Editor's Note: An earlier version of this story incorrectly identified ownership of Barkley Dam.
TVA would struggle to control flooding in the face of a massive storm like the one that hit Nashville over the weekend, which the Army Corps of Engineers now describes as a 1,000-year flood event. But downtown Knoxville at least would have a height advantage over downtown Nashville, said Chuck Bach, general manager of TVA River Scheduling.
Although Fort Loudoun Lake's shore comes right up to Neyland Drive, the ground rises very steeply from there toward downtown and the University of Tennessee, he said, although Neyland Stadium and Thompson-Boling Arena are in close proximity to the water.
"If there was flooding on Neyland Drive, downtown is still up quite a bit from the river," he said. "Nashville, on the other hand, is right on the river."
Bach, who is in charge of managing the system of dams and reservoirs operated by TVA, said he is unaware of Knoxville ever facing a deluge like that Nashville just suffered.
Massive storms struck Tennessee and northern Mississippi over the weekend, killing nearly 30 people, at least 17 in Tennessee, and causing thousands of people to be evacuated.
Bach said the largest storms he can recall hitting East Tennessee over the last five or six years have left eight or nine inches of rain. More than 13 inches of rain fell over Nashville in a two-day period, causing the Cumberland River that winds through the capital city to overflow its banks. Neighborhoods and parts of downtown Nashville were flooded.
According to the Army Corps of Engineers, the flood that hit Nashville was a 1,000-year flood - an event that could be expected to happen once in every 1,000 years on average.
TVA is playing a secondary role in controlling the flooding in Nashville and Middle Tennessee. There are several dams on the Cumberland River, but none of them belong to TVA. They are operated by the Army Corps of Engineers, which has been providing updates on the flood through the website for its Nashville District.
According to a Tuesday press release, such a one-in-1,000 event presented a severe challenge to control.
"The Corps of Engineers is doing everything in our power to minimize flood damages, but the extreme and flash nature of this event makes some damages unavoidable," Lt. Col. Anthony Mitchell, commander of the Nashville District, said in a statement.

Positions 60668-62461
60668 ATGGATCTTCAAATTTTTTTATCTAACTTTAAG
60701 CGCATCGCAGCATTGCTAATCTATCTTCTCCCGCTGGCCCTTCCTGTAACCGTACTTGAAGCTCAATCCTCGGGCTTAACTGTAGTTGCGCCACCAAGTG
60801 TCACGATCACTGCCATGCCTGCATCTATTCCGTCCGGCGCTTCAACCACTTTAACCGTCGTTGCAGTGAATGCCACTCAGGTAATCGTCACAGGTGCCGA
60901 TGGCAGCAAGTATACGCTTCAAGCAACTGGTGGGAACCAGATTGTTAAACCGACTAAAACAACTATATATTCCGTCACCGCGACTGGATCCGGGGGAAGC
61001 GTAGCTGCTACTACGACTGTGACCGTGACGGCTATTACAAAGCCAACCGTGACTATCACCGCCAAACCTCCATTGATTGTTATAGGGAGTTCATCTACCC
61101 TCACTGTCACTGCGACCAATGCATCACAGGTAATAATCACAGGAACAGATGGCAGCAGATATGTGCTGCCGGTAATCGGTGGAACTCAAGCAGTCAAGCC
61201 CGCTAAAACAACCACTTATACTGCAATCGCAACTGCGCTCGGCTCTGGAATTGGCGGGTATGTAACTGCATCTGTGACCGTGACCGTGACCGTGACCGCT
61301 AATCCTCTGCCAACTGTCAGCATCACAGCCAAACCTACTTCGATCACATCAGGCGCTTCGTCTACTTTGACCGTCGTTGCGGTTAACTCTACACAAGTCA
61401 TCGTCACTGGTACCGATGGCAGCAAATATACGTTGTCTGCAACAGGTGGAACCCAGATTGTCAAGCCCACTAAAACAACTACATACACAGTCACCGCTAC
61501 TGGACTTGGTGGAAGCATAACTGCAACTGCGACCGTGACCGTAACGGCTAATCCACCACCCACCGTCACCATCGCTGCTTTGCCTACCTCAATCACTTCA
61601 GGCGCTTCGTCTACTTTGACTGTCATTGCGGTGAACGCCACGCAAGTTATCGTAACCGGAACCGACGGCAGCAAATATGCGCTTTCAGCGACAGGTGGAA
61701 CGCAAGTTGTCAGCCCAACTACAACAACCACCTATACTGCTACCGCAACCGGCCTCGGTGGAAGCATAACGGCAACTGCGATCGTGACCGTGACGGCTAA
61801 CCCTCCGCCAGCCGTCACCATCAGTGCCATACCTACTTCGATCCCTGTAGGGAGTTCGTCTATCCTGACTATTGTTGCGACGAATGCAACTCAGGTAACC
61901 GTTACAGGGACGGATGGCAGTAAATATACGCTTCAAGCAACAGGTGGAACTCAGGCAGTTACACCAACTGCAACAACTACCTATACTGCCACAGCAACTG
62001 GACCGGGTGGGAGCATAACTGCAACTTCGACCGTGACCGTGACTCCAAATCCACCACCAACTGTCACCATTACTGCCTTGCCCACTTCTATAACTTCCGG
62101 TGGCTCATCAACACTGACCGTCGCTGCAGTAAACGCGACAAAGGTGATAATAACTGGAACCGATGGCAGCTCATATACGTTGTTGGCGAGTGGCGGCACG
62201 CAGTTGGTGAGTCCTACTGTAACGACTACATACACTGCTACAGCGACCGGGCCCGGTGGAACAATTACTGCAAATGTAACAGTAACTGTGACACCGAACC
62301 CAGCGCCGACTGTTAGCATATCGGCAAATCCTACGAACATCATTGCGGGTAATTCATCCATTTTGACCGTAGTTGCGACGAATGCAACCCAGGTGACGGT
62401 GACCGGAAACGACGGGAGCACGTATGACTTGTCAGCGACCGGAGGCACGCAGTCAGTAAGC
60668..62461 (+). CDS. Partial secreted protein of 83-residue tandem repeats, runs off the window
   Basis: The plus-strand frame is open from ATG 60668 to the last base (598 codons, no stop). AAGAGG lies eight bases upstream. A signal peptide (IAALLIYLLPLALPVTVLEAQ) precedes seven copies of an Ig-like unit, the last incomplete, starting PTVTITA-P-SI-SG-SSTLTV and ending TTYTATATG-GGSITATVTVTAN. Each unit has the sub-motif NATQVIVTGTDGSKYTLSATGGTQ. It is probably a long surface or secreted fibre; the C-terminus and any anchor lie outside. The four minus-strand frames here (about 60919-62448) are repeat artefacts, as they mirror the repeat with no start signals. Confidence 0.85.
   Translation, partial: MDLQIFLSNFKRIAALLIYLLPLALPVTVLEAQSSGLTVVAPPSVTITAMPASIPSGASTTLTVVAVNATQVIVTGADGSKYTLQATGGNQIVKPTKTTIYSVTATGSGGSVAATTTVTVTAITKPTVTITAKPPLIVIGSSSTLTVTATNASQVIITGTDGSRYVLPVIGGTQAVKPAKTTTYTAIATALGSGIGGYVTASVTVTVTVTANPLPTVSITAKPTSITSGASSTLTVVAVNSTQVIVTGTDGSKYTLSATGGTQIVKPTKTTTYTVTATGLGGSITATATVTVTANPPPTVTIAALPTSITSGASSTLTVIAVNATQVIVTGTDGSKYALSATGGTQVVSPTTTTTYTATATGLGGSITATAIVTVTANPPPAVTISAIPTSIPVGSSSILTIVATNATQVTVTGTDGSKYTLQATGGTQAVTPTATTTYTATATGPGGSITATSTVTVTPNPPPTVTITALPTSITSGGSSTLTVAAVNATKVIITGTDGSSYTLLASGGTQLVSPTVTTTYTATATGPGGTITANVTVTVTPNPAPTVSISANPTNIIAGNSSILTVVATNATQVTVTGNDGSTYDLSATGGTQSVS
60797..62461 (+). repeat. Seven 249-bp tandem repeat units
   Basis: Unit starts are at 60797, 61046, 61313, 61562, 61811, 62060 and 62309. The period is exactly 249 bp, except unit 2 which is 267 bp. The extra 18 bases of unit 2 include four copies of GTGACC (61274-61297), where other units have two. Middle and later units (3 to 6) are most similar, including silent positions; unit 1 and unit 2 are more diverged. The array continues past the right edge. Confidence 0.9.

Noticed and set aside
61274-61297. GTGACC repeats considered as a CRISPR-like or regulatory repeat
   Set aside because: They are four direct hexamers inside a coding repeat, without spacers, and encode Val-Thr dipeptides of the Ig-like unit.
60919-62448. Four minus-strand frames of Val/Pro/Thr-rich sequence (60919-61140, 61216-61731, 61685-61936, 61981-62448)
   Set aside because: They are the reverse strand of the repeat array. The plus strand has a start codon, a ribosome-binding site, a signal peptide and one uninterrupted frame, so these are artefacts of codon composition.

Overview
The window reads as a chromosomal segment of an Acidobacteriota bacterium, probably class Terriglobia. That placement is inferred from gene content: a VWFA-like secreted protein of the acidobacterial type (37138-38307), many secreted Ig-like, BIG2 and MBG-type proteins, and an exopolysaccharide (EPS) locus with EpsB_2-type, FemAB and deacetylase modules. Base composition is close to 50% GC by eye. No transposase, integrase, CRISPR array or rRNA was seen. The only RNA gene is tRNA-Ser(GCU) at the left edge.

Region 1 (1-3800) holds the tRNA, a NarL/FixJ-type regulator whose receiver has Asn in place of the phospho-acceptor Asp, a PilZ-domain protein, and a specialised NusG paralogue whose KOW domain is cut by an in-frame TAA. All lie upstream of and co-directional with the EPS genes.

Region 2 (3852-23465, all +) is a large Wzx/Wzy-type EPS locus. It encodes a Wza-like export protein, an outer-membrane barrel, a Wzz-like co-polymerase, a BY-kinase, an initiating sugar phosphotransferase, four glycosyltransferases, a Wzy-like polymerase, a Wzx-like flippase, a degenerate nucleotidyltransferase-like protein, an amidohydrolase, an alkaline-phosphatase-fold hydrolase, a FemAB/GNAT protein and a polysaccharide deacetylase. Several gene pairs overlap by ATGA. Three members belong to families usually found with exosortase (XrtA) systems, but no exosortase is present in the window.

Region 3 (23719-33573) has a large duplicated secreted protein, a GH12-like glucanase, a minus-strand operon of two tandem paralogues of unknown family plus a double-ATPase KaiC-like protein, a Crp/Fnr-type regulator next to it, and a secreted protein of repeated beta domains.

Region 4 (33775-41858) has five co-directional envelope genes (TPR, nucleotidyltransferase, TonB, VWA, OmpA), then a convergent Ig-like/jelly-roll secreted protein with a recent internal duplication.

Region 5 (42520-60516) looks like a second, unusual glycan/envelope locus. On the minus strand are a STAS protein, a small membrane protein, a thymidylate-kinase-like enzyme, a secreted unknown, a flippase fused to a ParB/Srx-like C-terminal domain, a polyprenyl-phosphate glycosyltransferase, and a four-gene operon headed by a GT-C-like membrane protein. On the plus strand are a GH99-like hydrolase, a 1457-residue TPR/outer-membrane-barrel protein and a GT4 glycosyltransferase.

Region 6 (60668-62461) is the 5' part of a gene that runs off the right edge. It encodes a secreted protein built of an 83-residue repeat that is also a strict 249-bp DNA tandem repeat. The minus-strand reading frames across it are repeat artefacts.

In another press release, Mitchell said the controlled release of water from Old Hickory Dam during the flooding actually prevented further flooding and loss of the dam. Water had reached a level of 451.4 feet behind the 452-foot-high dam, he said. Old Hickory Dam is on the Cumberland River about 25 miles north of Nashville.
"If we had allowed the lake to go to 452 and overtop Old Hickory Dam, the loss of that dam would have added another four feet to the flood levels in downtown Nashville," Mitchell said.
TVA has been working with the Corps of Engineers to help with flood control efforts by coordinating operation of the Corps' Barkley Dam and TVA's Kentucky Dam, Bach said. TVA also has eight non-power dams in West Tennessee that are helping control the flooding, he said.
While Knoxville's downtown would at least have some advantage over Nashville because of topography, Bach said there would be unavoidable flooding in areas if Knoxville was faced with rainfall on the order of what hit Nashville. Much would depend on the time of the year, where the rains actually fell, how short a time the rains fell and other factors, he said.
"I can't say the TVA system would be able to hold that much water because it depends on a lot of factors, but I can say we would be doing everything in our power to control the flooding," Bach said.
Business writer Ed Marcum may be reached at 865-342-6267.
© 2010, Knoxville News Sentinel Co.
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